How to Get More Lawyers in the Office? 5 Takeaways From Forrest Solutions’ Return-to-Office Survey

By Anthony Davies

This article originally appeared in Attorney At Work Here: here

Hybrid operations may be here to stay, but what does success look like?  For most law firm leaders, success means maximizing attorney time in the office.

We wanted to find out what firms are doing (or not doing) that is helping to do just that—maximize attorney time in the office– and so, in February of 2023, we launched the Forrest Solutions Return-to-Office Survey (the “Survey”).

Our Survey represents responses from approximately 20% of the top 200 law firms with a range of questions designed to gain insight on specific actions firms are taking and the specific outcomes.

Here are the top 5 takeaways from our results.


1: Nobody is complying

Unsurprisingly, the Survey data showed that the vast majority of firms (93%) have not returned to pre-Covid occupancy levels but are operating on a hybrid schedule.  The majority of firms (66%) strongly suggest or recommend 2-3 days a week in the office.  20% of firms are mandating 2-3 days a week in the office.  7% of firms are mandating 4+ days in the office and 7% of firms have no policy at all.

Here’s the rather surprising news, however:  of this group of ‘hybrid’ firms, 94% do not comply with their firm’s RTO policy.


2: Mandates have the highest non-compliance rate

Drilling into non-compliance, we were curious whether firms that have mandated a set in-office schedule were more successful than their strongly suggested counterparts.

However, it turned out that firms that mandated their RTO fared the worst and reported the highest rate of lack of compliance at 71%. Firms that strongly suggested their RTO policy fared much better, reporting over half (55.6%) of their attorneys do comply with the firm’s RTO policy.

And this is the real output of what ‘lack of compliance’ means:  of the majority of firms that are strongly suggesting 2-3 days in the office, the result is 1-2 days a week in the office.  The 20% of firms that are mandating 2-3 days a week in the office are achieving 2.  The 7% of firms that are mandating 4+ days in the office are achieving 3, and the 7% of firms that have no policy are achieving less than 1 day a week, on average, in the office.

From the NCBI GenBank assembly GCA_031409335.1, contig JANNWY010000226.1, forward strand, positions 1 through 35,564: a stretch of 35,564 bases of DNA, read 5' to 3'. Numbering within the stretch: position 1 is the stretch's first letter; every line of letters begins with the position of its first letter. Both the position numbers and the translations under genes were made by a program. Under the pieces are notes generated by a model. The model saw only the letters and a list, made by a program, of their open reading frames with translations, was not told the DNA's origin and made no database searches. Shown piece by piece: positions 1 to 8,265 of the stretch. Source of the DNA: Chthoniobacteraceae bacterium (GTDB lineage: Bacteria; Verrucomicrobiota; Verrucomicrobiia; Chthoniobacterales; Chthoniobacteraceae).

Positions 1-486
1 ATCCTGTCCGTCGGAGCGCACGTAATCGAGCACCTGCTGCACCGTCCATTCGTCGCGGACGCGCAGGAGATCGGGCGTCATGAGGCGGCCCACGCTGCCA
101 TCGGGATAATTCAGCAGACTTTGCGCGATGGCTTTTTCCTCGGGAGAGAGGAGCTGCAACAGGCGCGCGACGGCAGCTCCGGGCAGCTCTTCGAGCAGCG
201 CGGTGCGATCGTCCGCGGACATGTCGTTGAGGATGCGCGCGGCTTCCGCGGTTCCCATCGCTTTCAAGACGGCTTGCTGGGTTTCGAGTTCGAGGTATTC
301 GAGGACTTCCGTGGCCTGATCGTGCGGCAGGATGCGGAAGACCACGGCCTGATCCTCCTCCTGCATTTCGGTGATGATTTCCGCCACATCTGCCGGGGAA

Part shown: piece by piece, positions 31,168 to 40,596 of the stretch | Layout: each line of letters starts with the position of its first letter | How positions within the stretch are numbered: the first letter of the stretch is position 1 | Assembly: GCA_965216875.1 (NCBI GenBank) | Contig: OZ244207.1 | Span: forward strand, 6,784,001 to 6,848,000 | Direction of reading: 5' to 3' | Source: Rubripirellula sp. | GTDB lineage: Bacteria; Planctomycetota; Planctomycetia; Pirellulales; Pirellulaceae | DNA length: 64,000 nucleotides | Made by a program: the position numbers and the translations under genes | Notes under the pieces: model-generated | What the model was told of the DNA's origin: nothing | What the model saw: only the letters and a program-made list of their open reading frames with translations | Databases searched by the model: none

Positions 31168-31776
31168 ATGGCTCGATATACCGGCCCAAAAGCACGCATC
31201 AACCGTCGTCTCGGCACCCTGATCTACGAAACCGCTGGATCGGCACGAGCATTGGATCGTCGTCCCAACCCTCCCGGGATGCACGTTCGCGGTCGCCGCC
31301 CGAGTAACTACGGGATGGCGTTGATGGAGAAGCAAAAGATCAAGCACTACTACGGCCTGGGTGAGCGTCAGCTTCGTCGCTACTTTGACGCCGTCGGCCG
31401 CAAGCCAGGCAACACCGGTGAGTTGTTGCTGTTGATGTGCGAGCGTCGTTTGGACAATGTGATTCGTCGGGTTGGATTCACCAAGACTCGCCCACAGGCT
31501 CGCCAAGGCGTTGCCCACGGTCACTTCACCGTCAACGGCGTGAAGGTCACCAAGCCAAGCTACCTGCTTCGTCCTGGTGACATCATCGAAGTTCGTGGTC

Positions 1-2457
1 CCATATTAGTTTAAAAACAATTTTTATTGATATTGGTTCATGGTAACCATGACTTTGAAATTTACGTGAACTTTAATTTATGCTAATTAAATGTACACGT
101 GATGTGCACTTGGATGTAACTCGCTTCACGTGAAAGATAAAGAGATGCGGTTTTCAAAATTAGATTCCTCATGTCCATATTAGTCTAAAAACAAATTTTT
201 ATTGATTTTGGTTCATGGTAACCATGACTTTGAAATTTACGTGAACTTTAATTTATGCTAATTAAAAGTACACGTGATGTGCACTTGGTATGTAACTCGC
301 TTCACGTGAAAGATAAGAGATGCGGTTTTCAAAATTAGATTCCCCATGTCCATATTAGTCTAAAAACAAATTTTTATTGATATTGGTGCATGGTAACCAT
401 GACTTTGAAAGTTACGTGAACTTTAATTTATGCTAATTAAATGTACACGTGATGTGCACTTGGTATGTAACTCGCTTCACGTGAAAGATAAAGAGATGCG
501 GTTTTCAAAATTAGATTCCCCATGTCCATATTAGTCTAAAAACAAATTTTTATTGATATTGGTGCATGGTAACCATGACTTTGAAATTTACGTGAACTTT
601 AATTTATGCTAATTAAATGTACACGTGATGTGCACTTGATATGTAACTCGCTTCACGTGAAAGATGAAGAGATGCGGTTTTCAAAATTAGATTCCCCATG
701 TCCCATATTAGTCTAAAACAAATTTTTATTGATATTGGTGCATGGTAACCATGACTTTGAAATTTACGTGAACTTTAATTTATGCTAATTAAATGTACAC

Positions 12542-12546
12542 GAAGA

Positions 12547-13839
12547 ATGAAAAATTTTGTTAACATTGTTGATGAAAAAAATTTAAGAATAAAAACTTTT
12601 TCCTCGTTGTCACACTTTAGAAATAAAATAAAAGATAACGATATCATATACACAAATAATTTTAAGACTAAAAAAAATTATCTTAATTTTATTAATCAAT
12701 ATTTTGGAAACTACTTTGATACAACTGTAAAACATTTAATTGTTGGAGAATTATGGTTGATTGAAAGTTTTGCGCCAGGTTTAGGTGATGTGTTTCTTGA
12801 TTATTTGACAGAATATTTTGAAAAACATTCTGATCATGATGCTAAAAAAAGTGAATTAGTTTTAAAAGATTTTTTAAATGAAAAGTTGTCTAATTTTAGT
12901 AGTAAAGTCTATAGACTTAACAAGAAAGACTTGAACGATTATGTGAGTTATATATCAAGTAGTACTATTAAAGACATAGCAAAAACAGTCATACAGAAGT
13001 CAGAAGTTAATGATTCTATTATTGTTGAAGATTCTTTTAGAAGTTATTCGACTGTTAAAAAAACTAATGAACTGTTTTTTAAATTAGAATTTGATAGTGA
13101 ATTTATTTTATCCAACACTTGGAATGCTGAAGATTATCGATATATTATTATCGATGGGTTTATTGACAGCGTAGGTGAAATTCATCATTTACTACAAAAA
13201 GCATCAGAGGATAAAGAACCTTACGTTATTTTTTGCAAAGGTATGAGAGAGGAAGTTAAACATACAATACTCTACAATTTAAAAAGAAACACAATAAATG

3: Firms that are trying new things are achieving more days in office

Firms that implemented at least one new program were able to attract their attorneys back iunto the office for more days on average than firms that tried no new programs at all.

Whether mandated or ‘strongly suggested’, new programs were found to move the needle:  of the 12.5% that made no changes and tried no new programs, these firms averaged 2 days per week in the office.

However, of the 87.5% of firms that tried at least one new hospitality program, made at least one change or addition to their real estate including flexible workplace strategies, added at least one new amenity–these firms’ attorneys averaged 2.36 days in the office.

While this may at first appear to be an incremental difference, this is 18% or an extra 26 days a year, or 5 additional business weeks in the office.

And that’s significant.


4: The road to success is won incrementally

We saw incremental victories across each of the measured categories.  Of firms that redesigned their floor space (29%), for instance, these firms averaged 2.42 days in the office.  This is a 21% increase over the average 2 days a week of ‘non changing firms’ or an extra 30 days a year in the office, or 6 additional business weeks in the office.

Close behind this were firms that added amenities to their office which averaged 2.30 days in the office, 27 extra days a year or almost 5 business weeks, but even better were firms that enhanced hospitality which averaged 2.35 days in the office, or just over 5 additional business weeks per year.

More than half of firms started implementing some kind of hoteling and this actually increased days in the office to an average of 2.41 days to an extra 30 days per year or 6 business weeks.


5: Success is a combination of carrot and stick

Overall, we learned from the Survey that law firms have to earn their attorneys back into the office, and it’s a combination of carrot and stick.

When law firm leaders apply a variety of “carrots” to incentivize attorneys back into the office, incremental success is gained that, over time, can deliver significant impact to what leaders want:  culture, collaboration and mentorship.  An additional 6 weeks of in-person time in the office can be game-changing.


About Anthony Davies

Anthony Davies is Chief Revenue Officer of Forrest Solutions Legal.  The 2023 Forrest Solutions Return-to-Office Survey can be accessed here.